What turns a less-toxic HAB into a highly toxic HAB? A few highlights from contemporary research conclude that excess nitrogen loading (even in the face of phosphorus controls) appears to favor toxic strains over non-toxic strains of Microcystis. Other experiments in North American lakes found that elevated water temperature, in combination with elevated nutrients, favors accumulation of toxic Microcystis strains over non-toxic strains. Elevated temperature and CO2 levels are likely to favor accumulations of cyanobacteria in lakes over other types of algae. This area of research is continuing and needs investment in New Jersey because understanding the specific conditions that turn our HABs into highly toxic events will inform management and predictive modelling of these events. This research, along with informed citizens anxious to play a role in the science associated with monitoring and prediction, will help us get ahead of this problem instead of repeatedly reacting to events after they occur ”out of nowhere.”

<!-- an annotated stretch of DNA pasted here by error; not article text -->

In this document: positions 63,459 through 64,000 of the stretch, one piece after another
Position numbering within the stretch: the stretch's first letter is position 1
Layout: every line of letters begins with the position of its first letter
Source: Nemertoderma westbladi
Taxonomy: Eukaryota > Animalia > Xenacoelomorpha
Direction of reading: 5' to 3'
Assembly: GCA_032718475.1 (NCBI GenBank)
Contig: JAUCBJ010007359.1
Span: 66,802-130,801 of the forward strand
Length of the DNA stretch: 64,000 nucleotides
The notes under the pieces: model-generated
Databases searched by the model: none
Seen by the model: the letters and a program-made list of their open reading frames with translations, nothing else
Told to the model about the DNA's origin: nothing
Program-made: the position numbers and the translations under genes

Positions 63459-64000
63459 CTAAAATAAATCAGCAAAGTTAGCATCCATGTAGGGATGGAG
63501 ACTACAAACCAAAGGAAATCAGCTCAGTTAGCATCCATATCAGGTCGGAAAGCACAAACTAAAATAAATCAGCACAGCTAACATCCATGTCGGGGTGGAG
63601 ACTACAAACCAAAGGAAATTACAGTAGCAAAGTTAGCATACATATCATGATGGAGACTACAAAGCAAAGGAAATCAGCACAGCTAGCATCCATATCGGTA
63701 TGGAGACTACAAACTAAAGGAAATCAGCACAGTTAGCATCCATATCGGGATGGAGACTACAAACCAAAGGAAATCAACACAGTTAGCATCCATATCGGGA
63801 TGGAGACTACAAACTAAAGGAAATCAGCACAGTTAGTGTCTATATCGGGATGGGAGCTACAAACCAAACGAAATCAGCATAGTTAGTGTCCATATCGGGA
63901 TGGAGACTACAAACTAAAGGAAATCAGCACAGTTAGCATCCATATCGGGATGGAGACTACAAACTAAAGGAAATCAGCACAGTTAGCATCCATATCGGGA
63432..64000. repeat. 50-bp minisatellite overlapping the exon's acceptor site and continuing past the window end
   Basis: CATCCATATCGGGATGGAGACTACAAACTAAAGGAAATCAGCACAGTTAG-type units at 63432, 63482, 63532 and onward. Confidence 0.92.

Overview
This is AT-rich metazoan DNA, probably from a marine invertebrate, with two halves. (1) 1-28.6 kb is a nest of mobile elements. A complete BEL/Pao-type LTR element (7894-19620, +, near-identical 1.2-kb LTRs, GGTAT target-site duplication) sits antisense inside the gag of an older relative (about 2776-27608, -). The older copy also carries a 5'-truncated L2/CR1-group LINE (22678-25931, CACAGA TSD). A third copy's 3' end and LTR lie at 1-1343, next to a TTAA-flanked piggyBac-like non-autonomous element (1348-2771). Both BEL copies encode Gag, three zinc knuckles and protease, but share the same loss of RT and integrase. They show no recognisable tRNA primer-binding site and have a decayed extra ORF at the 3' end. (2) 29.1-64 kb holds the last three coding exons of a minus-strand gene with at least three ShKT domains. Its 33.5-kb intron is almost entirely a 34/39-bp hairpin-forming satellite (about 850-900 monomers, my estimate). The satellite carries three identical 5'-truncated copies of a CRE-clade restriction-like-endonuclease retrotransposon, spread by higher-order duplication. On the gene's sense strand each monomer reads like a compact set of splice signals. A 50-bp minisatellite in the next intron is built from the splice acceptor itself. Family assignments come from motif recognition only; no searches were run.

The impacts of humans, including excess nutrient loading to lakes, elevated CO2 levels and rising water temperatures due to climate change, will not only ensure the re-occurrence of these blooms but stack the odds in favor of them becoming toxic and a far more menacing public health threat than what we currently see in New Jersey. Research into these linkages must play an important role in directing actions for solutions.
Jason Adolf is an endowed associate professor of marine science with Monmouth University’s Biology Department and Urban Coast Institute. He runs the Phytoplankton and Harmful Algal Bloom research lab (PHABLab) at Monmouth University, where undergraduate students learn phytoplankton research including HABs in various New Jersey environments. Instagram: monmouth_phab_lab.